Championship Manager 2002/03
There have been many many moments when I’ve stood up in front of the tele and told the manager of Fulham exactly how I think the team should play. Countless times I’ve shouted at Sven for playing Heskey and every week down at Craven Cottage 20,000 people would scream ‘shoot’ the minute we entered the 18-yard box.
Almost everyone involved in football, be it a chairman or a fan, believes that they can do a much better job than the gibbon on the touchline. Play 4-4-2, buy Ferdinand, drop Seaman and for god’s sake win the game! are what we all hear from the old boys in the back row. They remember the times when wages were capped at £100 a week, players had jobs outside football and the pitch was a mud bath.
Well, I remember a clever team of people called SI Games. They bought out the long-running and highly successful Championship Manager series to PC gamers, and ever since all football management sims have been compared to SI’s benchmark title.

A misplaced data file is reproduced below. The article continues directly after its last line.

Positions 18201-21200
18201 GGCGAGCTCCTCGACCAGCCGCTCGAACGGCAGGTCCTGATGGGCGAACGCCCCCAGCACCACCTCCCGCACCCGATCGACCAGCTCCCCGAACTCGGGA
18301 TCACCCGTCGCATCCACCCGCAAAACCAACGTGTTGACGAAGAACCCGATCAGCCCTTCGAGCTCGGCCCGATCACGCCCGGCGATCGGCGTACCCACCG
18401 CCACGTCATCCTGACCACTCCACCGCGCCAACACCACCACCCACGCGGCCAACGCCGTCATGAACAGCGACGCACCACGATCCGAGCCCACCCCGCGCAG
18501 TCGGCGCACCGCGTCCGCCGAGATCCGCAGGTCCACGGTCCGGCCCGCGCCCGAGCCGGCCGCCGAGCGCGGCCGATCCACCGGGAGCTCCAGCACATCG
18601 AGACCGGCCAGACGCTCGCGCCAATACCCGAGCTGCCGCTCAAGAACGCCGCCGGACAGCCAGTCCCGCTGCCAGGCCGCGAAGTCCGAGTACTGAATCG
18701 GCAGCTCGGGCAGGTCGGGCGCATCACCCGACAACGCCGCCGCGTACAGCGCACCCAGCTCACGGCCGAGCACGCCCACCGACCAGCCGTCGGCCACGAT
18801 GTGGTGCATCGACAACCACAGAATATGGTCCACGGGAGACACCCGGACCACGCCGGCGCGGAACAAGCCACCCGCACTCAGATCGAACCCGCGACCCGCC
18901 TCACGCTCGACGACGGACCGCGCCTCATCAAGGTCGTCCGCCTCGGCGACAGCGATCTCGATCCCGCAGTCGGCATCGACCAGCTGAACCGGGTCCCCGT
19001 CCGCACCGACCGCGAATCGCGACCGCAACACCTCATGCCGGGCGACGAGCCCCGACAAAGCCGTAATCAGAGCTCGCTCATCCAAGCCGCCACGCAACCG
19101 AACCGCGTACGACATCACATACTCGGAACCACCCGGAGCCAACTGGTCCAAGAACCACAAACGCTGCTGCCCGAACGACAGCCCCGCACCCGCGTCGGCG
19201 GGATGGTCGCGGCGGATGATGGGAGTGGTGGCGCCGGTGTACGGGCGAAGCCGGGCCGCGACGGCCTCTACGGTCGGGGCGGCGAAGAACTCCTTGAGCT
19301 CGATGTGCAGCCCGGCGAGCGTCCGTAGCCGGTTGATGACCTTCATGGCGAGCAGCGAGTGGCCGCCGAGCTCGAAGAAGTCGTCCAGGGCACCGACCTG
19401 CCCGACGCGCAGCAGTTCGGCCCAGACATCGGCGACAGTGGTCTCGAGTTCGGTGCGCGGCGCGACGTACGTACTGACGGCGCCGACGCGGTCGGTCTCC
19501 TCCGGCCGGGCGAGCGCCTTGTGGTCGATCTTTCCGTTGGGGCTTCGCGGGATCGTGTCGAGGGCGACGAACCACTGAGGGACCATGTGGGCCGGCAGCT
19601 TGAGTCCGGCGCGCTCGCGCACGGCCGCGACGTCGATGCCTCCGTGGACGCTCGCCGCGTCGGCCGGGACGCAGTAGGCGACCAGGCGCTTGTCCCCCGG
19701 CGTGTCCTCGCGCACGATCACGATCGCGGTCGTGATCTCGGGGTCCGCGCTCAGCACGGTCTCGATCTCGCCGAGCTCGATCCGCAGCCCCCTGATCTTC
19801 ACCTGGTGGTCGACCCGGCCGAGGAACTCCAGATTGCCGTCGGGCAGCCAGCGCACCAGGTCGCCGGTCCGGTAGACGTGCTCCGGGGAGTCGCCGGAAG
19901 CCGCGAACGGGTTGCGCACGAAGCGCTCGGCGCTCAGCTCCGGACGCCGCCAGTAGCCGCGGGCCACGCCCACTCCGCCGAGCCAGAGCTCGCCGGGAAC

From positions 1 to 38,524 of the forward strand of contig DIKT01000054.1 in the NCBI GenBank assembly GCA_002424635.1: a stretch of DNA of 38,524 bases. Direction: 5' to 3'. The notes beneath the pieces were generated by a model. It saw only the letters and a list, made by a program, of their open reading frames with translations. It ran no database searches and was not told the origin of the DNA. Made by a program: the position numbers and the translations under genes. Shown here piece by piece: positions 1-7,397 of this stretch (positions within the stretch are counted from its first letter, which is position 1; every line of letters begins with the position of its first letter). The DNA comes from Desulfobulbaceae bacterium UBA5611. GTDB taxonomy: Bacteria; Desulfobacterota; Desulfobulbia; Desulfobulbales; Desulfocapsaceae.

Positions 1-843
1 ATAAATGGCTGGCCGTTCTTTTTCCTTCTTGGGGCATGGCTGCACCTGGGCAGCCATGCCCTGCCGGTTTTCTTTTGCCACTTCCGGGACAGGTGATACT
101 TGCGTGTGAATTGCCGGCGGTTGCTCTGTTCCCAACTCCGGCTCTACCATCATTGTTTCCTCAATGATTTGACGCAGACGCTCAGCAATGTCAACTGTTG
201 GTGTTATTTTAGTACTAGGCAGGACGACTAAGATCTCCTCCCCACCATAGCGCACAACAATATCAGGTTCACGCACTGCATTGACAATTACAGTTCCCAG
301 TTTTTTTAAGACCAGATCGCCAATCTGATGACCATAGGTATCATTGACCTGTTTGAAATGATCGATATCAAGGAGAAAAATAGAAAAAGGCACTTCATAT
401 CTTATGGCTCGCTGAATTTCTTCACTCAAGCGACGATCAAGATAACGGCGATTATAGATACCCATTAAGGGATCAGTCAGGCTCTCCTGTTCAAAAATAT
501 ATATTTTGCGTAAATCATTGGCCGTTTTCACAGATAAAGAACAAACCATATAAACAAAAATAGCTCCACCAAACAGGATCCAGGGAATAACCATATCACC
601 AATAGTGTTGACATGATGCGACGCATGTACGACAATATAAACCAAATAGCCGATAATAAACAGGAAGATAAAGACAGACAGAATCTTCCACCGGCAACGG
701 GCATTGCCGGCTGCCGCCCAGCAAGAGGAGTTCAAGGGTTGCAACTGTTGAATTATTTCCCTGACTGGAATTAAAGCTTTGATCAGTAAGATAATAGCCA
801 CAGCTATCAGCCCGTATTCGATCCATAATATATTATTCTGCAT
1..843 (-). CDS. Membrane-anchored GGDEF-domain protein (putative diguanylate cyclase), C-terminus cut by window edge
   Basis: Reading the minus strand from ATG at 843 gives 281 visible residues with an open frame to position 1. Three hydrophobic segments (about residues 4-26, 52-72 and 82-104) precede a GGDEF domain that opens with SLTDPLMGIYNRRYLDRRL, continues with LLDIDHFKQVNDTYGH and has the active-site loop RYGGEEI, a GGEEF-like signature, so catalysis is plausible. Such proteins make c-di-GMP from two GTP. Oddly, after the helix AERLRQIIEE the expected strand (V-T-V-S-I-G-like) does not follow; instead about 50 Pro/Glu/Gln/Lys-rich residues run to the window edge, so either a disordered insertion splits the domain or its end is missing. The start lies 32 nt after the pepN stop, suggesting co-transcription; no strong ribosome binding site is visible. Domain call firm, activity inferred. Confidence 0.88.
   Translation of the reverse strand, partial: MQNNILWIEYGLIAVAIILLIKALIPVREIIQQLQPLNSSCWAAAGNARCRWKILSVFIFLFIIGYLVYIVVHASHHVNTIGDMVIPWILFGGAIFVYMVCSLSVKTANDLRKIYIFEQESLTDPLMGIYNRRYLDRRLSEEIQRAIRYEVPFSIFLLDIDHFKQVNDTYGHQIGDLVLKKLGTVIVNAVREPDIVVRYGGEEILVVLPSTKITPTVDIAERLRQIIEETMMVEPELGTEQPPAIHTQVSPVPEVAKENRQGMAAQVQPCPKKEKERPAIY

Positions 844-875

Last year we saw the long awaited release of Championship Manager to a console, the lucky one being the Xbox. The choice wasn’t the usual ‘spin the bottle’ affair or who can offer more money but the case of system specs and ready-to-go hard drive. With the PS2 being so hot on the market it would be the most obvious choice to bring the people’s game to the people’s console, if only Sony could have pulled their fingers out and released the external hard disk in time.
Being the first CM outside PC territory, things were always going to be uneasy. SI had to get used to meeting deadlines by a publisher (Eidos) as well as the impressive specs of Billy G’s box of tricks. So it wasn’t a big surprise to see a basic game engine with no added features. Be fair, SI were just dipping their toes into the water before deciding where to go with their blockbuster series. With development of CM4 in the pipeline for the PC, conditions had to be right to continue future plans of releasing the latest instalment in order to kill of the competition.